Starring: Steven Yeun, Ali Wong, Joseph Lee, Young Mazino, David Choe, Patti Yasutake, Ashley Park, and Maria Bello
Creator: Lee Sung Jin
While I don’t agree with all the “Netflix’s Best Show Ever!!” hype, Beef certainly is one of the streaming service’s better original offerings. Steven Yeun and Ali Wong have tremendous anti-chemistry when on screen together, but the series really shines when it dives into the struggles and failures of their individual characters. The dark comedic tones, tremendous character development, and cause-and-unintentional-effect plot points give the series a heavy Coen Brothers vibe, while the surreal finale has shades of Everything Everywhere All at Once. One lingering thought is that the series would have been more impactful (and much darker) had it ended with Episode Nine, though.
The fact that Steven Yeun made me utterly hate him is a testament to how wild Beef is. I was constantly stressed while watching this dark and dastardly clusterf*** of a show (I mean that in the best way possible). Yeun kills it as the depressed dude-bro Danny, and his douchebaggery is matched by Ali Wong’s maniacal Amy. It becomes a sport figuring out who you dislike more, yet, somehow, you still feel bad for both of them when their true emotions explode on screen. Thank God each episode is only 30 minutes long because my heart wouldn’t have survived much longer than that.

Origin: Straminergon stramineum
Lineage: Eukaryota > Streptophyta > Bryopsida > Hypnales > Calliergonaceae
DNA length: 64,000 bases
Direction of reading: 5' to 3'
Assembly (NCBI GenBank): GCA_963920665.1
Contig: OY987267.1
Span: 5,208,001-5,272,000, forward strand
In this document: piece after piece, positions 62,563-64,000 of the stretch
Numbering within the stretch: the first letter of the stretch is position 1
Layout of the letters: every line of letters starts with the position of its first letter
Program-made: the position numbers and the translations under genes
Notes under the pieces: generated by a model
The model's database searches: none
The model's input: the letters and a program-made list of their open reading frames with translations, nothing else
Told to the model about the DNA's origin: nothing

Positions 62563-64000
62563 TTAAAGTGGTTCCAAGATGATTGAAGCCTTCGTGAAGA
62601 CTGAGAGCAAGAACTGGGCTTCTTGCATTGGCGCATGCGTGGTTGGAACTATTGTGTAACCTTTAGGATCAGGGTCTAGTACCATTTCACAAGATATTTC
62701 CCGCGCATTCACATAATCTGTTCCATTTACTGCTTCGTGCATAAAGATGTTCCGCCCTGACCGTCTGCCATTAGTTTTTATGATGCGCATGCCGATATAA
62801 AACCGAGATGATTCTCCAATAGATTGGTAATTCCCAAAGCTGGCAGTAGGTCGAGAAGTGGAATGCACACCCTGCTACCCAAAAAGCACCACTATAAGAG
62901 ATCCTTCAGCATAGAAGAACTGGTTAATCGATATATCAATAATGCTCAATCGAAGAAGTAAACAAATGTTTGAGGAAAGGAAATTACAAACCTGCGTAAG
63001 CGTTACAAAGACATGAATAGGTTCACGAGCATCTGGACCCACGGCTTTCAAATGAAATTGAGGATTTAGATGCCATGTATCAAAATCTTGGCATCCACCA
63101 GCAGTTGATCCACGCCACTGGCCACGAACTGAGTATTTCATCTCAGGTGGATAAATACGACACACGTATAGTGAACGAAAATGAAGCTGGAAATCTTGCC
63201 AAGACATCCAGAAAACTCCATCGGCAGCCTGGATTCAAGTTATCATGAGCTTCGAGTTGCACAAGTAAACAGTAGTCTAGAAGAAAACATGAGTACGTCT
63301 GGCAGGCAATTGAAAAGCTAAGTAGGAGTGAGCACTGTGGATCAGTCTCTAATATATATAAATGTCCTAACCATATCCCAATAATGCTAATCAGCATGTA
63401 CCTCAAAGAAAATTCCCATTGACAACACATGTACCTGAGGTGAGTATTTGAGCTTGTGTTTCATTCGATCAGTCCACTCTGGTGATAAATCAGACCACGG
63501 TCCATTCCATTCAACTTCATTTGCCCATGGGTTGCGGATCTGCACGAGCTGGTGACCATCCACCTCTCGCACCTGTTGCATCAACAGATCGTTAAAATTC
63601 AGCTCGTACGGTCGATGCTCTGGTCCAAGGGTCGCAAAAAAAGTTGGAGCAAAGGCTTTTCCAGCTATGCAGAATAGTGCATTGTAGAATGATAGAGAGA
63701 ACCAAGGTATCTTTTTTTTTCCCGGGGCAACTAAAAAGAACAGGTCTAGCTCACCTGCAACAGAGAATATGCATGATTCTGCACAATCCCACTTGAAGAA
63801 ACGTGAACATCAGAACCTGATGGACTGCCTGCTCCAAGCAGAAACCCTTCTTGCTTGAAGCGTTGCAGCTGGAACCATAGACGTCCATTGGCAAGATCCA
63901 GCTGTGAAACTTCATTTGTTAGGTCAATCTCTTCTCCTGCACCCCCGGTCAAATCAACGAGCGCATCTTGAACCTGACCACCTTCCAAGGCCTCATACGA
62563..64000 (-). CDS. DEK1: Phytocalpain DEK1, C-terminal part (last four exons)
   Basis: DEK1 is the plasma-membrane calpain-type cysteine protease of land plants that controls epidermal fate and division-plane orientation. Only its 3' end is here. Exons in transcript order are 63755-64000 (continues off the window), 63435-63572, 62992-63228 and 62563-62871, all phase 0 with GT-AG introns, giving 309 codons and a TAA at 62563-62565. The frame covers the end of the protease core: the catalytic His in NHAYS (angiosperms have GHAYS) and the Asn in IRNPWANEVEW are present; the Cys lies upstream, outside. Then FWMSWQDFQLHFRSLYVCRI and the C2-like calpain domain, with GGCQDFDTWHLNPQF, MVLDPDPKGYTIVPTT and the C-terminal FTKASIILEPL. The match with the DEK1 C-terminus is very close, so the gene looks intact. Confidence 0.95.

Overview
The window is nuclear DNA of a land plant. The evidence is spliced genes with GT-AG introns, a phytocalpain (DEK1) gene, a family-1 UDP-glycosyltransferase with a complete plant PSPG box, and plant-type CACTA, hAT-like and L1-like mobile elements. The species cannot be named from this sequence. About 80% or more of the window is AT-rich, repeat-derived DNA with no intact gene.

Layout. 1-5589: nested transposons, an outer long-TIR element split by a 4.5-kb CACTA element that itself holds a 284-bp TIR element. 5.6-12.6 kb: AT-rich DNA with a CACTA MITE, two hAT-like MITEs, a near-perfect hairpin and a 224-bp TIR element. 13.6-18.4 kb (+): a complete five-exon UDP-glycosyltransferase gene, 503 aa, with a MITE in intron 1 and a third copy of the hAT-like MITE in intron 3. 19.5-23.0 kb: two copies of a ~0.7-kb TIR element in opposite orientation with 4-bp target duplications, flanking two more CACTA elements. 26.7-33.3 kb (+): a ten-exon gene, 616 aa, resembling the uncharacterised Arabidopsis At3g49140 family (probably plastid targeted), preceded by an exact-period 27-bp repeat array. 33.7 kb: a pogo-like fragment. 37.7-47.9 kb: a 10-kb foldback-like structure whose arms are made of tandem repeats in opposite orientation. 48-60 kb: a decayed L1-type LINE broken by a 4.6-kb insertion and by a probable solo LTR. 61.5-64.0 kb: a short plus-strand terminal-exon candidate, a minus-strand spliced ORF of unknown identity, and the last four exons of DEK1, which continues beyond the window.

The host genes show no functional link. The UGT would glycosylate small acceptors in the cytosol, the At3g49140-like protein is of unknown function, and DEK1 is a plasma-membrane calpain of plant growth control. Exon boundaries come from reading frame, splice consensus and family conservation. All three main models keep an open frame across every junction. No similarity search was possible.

A24 has done it again! Beef is a premium, grass-fed dark comedy that takes us on an adventure of self-discovery and rage. Our two leads, Steven Yeun and Ali Wong, deliver stellar performances that allow us to dive into their characters’ psyche and imperfections, and while the show can feel overwhelming at times, it’s still worth the watch because it’s so different from anything else you’ve seen. It’s compelling, it boasts great writing, and it will definitely make you think twice before letting out some road rage.
The themes and ideals of Beef can best be summed up with the old adage “hurt people hurt people.” Despite the marketing and initial setup, Beef is far from an outlandish comedy. In fact, calling it a comedy at all is a stretch. Instead, it functions as more of a character study that dissects the issues brought on by generational trauma and a fear of loneliness. The characters are so rich and complex that the ridiculous heights the show reaches still manage to feel believable. Beef is the type of show that hooks you in and holds your attention from beginning to end.